Microsoft Office Tutorials and References
In Depth Information
Using Operators in Formulas
Sample formulas that use operators
These examples of formulas use various operators:
h The following formula joins (concatenates) the two literal text strings (each enclosed in
quotes) to produce a new text string: Part-23A:
=”Part-”&”23A”
h The next formula concatenates the contents of cell A1 with cell A2:
=A1&A2
Usually, concatenation is used with text, but concatenation works with values as well. For
example, if cell A1 contains 123 and cell A2 contains 456, the preceding formula would
return the value 123456. Note that, technically, the result is a text string. However, if you
use this string in a mathematical formula, Excel treats it as a number. Many Excel
functions will ignore this “number” because they are designed to ignore text.
h The following formula uses the exponentiation (^) operator to raise 6 to the third power,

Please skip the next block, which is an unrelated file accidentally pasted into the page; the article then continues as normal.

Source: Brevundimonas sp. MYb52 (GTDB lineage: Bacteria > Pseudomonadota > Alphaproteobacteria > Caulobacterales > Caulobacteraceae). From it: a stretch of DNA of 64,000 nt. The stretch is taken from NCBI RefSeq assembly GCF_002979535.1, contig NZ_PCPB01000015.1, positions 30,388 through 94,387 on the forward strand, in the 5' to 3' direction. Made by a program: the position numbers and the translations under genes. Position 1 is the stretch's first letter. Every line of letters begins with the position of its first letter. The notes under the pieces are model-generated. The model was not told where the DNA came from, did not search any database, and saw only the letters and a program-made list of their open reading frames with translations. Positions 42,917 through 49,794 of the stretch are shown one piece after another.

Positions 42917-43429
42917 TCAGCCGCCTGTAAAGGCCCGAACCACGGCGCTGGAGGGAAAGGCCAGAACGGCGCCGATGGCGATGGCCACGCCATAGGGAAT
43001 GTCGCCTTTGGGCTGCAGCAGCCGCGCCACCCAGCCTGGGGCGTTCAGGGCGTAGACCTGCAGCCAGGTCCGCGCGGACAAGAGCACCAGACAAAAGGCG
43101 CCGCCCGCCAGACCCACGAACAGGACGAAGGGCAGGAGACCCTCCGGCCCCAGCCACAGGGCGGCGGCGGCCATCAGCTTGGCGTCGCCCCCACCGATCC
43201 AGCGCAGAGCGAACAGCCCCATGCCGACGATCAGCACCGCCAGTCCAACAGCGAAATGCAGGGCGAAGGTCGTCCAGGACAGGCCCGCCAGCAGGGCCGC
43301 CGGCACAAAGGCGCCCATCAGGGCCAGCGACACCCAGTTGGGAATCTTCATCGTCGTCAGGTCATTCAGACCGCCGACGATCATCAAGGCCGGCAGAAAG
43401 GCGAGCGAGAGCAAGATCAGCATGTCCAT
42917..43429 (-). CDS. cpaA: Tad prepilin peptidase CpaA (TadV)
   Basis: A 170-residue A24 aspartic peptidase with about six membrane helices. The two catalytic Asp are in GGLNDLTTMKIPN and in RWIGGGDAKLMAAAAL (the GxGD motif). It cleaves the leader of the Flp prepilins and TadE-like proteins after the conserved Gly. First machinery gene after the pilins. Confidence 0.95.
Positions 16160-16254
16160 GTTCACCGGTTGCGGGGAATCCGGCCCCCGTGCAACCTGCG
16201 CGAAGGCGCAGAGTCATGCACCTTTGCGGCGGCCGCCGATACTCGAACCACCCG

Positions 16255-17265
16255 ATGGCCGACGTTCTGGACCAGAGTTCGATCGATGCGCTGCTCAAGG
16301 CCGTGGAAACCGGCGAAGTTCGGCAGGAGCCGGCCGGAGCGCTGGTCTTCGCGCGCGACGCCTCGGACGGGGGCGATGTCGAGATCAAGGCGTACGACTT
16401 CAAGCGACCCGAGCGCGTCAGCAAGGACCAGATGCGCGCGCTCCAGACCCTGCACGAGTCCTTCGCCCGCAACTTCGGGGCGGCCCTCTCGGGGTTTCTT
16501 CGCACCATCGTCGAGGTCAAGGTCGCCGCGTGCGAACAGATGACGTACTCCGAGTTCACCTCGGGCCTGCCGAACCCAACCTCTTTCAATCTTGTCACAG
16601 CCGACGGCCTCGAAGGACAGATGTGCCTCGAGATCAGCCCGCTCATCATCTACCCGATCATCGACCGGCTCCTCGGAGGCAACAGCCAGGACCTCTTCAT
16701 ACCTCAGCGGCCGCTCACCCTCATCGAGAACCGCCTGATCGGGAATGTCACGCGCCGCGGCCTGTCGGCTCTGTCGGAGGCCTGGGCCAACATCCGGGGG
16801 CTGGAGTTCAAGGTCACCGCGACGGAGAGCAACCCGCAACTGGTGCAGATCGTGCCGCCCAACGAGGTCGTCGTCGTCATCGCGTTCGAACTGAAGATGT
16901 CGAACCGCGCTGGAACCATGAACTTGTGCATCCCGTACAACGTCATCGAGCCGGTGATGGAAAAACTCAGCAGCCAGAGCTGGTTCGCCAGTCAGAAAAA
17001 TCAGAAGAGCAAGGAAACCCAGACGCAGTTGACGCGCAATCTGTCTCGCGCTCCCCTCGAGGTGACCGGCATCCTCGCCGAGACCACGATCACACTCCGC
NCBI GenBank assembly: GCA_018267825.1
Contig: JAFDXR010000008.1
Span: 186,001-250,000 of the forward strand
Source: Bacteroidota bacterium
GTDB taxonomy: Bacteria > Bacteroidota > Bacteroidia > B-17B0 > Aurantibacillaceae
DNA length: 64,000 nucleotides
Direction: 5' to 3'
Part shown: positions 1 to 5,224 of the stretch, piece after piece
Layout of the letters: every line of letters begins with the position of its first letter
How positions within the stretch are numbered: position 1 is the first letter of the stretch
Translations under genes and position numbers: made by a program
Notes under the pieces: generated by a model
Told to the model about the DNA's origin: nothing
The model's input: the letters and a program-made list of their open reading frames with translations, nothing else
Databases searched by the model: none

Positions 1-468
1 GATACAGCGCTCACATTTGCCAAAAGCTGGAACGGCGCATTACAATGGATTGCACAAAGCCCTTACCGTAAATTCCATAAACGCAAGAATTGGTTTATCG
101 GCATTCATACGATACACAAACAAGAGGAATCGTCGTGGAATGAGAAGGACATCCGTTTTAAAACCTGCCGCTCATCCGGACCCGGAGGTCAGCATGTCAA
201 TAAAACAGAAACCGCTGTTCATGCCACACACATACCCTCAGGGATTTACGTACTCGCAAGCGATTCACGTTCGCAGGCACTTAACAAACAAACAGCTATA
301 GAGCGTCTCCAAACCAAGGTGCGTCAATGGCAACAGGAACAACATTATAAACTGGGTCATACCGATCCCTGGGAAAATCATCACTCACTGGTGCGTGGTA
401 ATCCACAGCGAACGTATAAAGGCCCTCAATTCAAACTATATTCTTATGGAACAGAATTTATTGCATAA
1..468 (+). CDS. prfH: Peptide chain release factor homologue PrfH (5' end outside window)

to produce a result of 216:
=6^3
h A more useful form of the preceding formula uses a cell reference instead of the literal
value. Note this example that raises the value in cell A1 to the third power:
=A1^3
h This formula returns the cube root of 216 (which is 6):
=216^(1/3)
h The next formula returns TRUE if the value in cell A1 is less than the value in cell A2.
Otherwise, it returns FALSE:
=A1<A2
Logical comparison operators also work with text. If A1 contains Alpha and A2 contains
Gamma, the formula returns TRUE because Alpha comes before Gamma in alphabetical
order.

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